2. Majical Cloudz - Are You Alone?

Are You Alone? takes off where the Montreal duo’s preceding Impersonator left off; a paradox of bare-bones, minimalist soundscapes ebbing with lush depth that are somehow simultaneously tranquilizing and uplifting. Welsh’s immaculately vulnerable monologues and unflinching vocals are gently bold, and they drive their synth lullabies forward with severe care. It's Welsh at his most overbearing, and yet his tight grip is irresistible. Calculatedly organic, passionately controlled, it’s a journal reading in a dream.

 

 

1. Tame Impala - Currents

Currents is the most adventurous, interesting, and well-produced collection of songs Kevin Parker has created thus far, sitting atop Tame Impala's discography as the most mature and painstakingly crafted iteration in their twisted psych-pop world. From the lush synth tracks that bubble through the mix to his effortless, washed out vocals, every sound is rendered with the utmost care. Currents proves Parker is unable to stick with a certain sound, forever looking for new ways to evolve his ideas and push his project beyond what was expected when Innerspeaker first hit the shelves.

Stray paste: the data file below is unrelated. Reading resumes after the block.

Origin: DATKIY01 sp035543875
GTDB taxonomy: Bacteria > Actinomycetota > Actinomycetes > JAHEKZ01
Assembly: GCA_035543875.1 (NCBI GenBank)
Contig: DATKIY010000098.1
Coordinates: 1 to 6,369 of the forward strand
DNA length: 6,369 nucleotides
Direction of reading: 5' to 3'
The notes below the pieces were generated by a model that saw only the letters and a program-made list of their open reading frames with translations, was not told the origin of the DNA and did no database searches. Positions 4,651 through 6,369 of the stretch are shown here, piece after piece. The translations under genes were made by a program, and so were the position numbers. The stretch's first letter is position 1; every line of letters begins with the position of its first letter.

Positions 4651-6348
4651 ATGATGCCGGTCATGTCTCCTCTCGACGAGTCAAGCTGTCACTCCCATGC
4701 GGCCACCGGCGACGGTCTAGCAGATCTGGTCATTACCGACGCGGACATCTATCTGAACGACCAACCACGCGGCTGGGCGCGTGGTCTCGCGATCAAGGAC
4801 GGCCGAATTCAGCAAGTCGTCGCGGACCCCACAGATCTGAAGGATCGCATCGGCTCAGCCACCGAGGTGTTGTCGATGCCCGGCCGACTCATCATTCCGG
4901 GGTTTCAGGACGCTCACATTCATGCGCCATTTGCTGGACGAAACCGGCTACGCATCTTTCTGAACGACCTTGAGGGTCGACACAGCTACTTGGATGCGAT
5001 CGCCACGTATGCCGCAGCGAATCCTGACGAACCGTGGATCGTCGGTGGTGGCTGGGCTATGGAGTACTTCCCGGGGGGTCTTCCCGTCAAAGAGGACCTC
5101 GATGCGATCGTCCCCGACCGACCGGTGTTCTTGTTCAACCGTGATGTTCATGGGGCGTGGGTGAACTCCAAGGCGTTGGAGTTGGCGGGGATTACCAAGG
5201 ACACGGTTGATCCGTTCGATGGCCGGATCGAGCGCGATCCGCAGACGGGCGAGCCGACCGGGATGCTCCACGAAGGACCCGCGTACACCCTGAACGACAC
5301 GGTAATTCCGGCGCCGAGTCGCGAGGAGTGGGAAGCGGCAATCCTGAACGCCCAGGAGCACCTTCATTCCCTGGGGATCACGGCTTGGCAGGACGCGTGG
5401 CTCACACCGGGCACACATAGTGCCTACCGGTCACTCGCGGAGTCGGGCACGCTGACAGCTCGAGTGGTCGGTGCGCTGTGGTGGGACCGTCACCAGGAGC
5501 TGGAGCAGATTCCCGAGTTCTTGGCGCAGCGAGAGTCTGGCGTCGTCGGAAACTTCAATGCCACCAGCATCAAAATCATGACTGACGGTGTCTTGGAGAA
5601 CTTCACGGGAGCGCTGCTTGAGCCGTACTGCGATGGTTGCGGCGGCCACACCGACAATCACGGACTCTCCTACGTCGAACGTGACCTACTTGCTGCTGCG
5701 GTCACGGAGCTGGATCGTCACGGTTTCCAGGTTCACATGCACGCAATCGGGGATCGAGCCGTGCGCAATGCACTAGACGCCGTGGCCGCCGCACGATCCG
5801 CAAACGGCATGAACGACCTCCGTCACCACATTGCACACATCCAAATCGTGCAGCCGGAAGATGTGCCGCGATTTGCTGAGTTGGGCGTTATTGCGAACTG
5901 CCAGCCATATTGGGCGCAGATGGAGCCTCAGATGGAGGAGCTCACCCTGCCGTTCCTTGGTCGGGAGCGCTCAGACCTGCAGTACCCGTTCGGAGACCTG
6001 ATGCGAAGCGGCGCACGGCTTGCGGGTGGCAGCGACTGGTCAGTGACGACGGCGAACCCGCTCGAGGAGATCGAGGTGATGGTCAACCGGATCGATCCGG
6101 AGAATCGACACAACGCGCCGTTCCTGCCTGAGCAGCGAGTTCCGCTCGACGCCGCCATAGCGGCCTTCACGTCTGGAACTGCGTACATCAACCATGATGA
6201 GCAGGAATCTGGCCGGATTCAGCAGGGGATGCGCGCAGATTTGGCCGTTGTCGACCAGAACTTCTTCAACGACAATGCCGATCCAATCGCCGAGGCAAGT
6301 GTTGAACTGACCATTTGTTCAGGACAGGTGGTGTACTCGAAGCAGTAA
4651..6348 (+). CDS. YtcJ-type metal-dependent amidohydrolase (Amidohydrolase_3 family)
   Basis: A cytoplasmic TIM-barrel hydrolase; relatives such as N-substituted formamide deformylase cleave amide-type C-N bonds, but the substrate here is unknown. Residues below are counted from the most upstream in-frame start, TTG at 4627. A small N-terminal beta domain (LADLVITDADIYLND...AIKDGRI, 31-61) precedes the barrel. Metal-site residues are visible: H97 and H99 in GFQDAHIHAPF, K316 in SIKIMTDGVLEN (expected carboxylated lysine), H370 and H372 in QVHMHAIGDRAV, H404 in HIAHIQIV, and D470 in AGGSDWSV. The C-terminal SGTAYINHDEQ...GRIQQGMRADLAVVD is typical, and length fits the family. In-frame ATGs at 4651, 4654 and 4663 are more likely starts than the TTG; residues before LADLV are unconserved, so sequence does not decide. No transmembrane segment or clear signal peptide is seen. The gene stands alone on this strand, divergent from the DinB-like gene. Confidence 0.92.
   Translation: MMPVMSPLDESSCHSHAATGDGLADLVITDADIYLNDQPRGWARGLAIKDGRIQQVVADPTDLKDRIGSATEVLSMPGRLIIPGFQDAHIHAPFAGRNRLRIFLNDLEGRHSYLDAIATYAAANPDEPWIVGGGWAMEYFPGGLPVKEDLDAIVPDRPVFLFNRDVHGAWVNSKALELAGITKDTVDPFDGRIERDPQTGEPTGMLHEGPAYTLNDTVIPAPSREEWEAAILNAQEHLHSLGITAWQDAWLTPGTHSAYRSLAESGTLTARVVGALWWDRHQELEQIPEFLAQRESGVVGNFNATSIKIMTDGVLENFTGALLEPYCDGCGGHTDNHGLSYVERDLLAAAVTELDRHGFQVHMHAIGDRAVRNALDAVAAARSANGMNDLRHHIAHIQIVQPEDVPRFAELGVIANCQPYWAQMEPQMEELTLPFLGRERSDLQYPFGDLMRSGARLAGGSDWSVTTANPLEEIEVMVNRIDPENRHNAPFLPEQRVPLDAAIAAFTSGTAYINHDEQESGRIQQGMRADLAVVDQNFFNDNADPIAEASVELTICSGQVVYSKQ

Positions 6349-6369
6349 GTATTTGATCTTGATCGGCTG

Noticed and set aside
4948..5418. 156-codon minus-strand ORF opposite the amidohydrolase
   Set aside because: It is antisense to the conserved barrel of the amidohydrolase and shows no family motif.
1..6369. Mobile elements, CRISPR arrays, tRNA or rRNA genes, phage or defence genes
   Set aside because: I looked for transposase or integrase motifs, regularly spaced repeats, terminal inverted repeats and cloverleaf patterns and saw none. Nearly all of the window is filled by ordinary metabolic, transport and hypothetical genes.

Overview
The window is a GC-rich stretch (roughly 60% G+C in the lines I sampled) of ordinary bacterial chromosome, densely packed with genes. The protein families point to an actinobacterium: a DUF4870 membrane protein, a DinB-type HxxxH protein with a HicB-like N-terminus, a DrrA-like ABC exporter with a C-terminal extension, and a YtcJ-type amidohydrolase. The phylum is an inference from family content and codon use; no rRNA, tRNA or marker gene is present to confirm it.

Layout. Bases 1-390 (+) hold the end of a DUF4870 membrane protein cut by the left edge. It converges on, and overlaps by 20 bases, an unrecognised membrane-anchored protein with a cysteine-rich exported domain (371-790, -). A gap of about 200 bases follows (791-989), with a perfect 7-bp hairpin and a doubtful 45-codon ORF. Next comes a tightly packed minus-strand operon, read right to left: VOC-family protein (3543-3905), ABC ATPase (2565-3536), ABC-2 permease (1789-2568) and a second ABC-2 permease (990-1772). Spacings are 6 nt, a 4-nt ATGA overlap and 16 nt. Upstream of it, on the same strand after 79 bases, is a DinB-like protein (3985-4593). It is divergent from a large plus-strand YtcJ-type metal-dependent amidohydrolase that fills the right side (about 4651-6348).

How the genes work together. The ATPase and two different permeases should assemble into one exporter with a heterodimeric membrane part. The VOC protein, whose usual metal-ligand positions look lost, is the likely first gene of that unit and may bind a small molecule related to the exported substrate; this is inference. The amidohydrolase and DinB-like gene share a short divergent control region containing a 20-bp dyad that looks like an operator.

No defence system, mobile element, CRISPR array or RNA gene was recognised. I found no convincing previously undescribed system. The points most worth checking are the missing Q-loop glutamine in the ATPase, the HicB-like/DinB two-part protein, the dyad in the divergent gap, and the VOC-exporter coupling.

Beach House Make Small but Meaningful Changes on 'Thank Your Lucky Stars'

Music ReviewSean McHughComment

Plenty of landmark events have happened in the two-month span between August and October of 2015. Facebook announced their intent to roll out a “dislike” button, and social curmudgeons everywhere rejoice. Summer sports aficionados sat on the edge of their seats as the Minnesota Lynx capped off the 2015 WNBA (Women’s National Basketball Association) season with a championship. And most unfortunately, Donald Trump is still spewing asinine commentary along the campaign trail.